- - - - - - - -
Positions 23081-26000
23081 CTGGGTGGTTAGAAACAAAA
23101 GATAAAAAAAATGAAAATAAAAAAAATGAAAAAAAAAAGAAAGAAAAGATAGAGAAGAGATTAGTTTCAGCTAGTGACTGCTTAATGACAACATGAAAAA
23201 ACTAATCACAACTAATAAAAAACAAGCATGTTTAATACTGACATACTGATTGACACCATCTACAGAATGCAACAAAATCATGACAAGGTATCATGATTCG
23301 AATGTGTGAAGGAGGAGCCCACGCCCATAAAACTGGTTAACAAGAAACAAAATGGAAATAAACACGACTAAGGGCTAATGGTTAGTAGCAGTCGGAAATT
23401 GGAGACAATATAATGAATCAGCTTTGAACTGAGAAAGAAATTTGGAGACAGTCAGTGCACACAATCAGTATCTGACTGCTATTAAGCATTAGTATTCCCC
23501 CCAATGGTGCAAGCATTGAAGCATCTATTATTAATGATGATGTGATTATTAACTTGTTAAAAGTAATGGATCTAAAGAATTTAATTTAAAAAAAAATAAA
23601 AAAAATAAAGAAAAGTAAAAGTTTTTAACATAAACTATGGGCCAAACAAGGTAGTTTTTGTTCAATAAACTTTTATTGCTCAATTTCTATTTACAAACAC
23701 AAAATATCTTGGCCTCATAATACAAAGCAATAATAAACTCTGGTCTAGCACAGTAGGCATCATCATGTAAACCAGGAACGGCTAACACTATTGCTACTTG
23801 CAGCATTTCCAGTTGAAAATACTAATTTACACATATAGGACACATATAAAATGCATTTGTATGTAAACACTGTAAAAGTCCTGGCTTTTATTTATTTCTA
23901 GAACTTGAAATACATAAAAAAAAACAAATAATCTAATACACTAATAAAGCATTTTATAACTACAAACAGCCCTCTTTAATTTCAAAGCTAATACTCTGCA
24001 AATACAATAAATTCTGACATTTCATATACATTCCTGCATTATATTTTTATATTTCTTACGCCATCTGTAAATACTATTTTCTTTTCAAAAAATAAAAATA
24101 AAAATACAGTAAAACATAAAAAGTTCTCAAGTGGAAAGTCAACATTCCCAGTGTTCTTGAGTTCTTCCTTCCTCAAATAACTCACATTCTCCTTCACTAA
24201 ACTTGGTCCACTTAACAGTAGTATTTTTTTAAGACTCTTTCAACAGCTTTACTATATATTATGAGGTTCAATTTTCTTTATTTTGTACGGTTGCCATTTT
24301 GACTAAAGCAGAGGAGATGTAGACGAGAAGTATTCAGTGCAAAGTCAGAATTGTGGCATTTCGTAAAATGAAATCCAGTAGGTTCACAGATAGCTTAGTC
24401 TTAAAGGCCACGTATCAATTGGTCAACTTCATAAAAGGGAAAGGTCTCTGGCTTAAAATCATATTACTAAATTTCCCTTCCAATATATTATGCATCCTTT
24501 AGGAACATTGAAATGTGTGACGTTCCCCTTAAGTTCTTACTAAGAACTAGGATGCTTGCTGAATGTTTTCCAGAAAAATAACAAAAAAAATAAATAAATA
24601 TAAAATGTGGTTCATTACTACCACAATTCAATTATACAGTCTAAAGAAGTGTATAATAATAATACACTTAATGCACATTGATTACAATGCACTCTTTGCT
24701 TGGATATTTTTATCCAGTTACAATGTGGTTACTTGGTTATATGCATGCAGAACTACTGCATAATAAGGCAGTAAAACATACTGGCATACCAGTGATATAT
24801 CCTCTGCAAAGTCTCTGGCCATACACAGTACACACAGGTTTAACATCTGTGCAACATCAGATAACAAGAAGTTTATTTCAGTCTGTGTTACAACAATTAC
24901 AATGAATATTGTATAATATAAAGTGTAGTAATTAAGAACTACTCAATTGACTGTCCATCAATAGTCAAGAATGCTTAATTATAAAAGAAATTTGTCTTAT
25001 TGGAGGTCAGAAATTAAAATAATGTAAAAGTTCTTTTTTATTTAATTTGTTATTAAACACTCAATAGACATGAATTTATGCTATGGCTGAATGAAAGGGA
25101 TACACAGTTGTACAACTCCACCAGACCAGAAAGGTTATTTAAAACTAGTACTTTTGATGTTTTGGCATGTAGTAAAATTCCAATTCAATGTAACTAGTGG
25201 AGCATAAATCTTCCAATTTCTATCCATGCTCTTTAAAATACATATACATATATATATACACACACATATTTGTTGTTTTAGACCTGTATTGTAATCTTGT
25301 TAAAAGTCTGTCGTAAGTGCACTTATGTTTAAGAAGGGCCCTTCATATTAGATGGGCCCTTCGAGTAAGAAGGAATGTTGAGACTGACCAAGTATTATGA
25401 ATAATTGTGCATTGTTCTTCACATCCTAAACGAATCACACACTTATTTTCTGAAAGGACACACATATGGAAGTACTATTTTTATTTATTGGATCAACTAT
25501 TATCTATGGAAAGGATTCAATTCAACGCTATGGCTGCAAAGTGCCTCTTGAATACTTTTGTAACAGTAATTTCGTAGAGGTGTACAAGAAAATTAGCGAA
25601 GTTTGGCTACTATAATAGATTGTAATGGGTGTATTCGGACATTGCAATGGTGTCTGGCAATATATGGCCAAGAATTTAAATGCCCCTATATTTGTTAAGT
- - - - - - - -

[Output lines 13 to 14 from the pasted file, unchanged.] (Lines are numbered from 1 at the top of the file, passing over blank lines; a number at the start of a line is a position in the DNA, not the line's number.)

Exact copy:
24101 AAAATACAGTAAAACATAAAAAGTTCTCAAGTGGAAAGTCAACATTCCCAGTGTTCTTGAGTTCTTCCTTCCTCAAATAACTCACATTCTCCTTCACTAA
24201 ACTTGGTCCACTTAACAGTAGTATTTTTTTAAGACTCTTTCAACAGCTTTACTATATATTATGAGGTTCAATTTTCTTTATTTTGTACGGTTGCCATTTT